Prom Pact Is A Solid Addition To The Teen Romcom Genre
Disney’s Prom Pact takes another approach to the classic tale of high school seniors preparing for prom and graduation. But, rather than being an entire cliche story that hits every well-known beat in teen romantic comedies, Prom Pact makes an effort to subvert plenty of the popular stereotypes that constantly appear in these types of films.
Mandy’s desire to attend Harvard University does not come from a wish to follow in her mother’s or father’s footsteps. Instead, it comes from wanting to learn from one of the school’s professors in Mandy’s field, whom she greatly admires.
When Mandy realizes a way to get into her dream school could come from a recommendation letter from popular basketball player Graham Lansing’s father, she hatches a plan to get close to Graham.
In other films, this is where the mean head cheerleader or jealous ex-girlfriend would come into play, trying to undermine Mandy or ruin a potential romance with Graham when he shows interest in her. Luckily, this is not the case in Prom Pact.
Mandy and Graham’s budding romance is left alone by the rest of the student body without any bullying to humiliate Mandy or turn Graham against her. But, even though romance plays a role in the movie, the central dynamic in Prom Pact is between Mandy and her best friend, Ben.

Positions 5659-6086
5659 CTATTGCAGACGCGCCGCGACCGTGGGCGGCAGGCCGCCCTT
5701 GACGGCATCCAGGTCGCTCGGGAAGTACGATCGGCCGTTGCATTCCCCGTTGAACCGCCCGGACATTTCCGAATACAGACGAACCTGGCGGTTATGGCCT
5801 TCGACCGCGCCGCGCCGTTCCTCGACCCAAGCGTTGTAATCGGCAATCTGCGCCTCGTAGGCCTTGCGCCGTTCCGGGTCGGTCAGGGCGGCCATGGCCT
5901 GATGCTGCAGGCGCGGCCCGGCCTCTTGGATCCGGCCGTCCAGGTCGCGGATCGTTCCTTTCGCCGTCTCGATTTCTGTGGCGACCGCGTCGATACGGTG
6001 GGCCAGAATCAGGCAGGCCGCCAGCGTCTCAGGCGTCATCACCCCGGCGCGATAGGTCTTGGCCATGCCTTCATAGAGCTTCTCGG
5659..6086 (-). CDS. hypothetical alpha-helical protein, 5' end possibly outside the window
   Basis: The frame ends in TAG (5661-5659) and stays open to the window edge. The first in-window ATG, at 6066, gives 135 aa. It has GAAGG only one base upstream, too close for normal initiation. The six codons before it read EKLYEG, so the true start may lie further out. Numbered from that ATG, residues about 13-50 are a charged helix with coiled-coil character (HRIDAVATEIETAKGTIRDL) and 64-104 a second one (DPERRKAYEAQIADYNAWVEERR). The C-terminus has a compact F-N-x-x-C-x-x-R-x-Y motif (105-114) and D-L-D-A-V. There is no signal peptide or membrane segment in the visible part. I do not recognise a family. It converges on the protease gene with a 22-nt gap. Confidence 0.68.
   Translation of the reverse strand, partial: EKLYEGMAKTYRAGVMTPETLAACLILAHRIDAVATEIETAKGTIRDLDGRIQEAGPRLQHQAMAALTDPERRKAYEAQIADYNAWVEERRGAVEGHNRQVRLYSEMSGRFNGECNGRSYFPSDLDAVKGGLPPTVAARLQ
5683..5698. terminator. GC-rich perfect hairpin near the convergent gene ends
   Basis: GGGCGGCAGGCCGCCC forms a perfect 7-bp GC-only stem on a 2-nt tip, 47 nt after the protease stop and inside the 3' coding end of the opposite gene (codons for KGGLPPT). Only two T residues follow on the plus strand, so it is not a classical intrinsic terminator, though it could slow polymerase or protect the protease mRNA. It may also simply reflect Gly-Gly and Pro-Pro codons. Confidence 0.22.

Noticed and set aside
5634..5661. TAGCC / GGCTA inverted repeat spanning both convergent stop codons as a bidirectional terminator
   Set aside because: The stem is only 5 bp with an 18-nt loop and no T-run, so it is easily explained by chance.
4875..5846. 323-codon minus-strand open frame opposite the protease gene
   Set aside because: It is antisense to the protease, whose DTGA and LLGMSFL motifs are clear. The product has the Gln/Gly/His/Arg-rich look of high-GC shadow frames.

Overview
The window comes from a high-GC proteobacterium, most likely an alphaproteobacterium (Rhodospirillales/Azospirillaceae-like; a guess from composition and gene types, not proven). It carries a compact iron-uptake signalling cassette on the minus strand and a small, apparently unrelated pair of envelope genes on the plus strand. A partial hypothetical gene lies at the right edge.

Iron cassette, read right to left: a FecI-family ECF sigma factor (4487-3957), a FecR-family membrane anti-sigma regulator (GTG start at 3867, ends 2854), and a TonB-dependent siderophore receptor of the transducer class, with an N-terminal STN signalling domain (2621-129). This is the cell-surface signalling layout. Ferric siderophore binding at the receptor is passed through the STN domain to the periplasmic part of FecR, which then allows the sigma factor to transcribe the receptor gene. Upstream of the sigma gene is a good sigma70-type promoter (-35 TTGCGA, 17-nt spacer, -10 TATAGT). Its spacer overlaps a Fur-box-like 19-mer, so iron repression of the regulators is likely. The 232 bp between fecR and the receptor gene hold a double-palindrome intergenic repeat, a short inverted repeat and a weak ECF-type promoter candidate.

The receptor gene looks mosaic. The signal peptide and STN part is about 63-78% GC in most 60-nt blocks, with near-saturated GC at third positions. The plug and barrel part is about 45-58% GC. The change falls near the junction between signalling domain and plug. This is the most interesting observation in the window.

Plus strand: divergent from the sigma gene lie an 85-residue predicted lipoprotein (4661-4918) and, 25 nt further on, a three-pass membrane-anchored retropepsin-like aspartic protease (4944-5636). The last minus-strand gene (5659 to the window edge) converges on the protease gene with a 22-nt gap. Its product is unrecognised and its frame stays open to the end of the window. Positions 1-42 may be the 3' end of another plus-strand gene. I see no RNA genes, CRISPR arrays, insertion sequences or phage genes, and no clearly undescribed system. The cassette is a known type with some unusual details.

Mandy and Ben’s friendship is at the heart of the movie. While each has a romantic subplot with Graham and LaToya Reynolds, respectively, their platonic dynamic indeed runs the film.
It is sad when things fall apart for Mandy and Graham, but it only happens after the more devastating argument between Ben and Mandy.
Peyton Elizabeth Lee and Milo Manheim’s portrayals of Mandy and Ben bring out Prom Pact’s charismatic energy while grounding it in allowing them to bring out the best in each other.
Prom Pact calls out the problematic aspects of 1980s romcoms while allowing them to play into the classic moments that still resonate as iconic moments. In doing so, Prom Pact decides to take a different approach to romantic moments, such as Graham asking for permission before he gets close to Mandy or Ben’s social awkwardness that has him leaving LaToya behind rather than including her in his life.
Even the end of the movie decides to subvert the stereotype that the main character’s academic wish is less than seeing there is a world outside ivy league colleges. Mandy’s educational dreams are not an obstacle to overcome to understand the excitement of the more social world.
Instead, Mandy gets to have both, thriving academically and understanding the value of expanding her social circle outside of Ben, even though their friendship remains a high priority.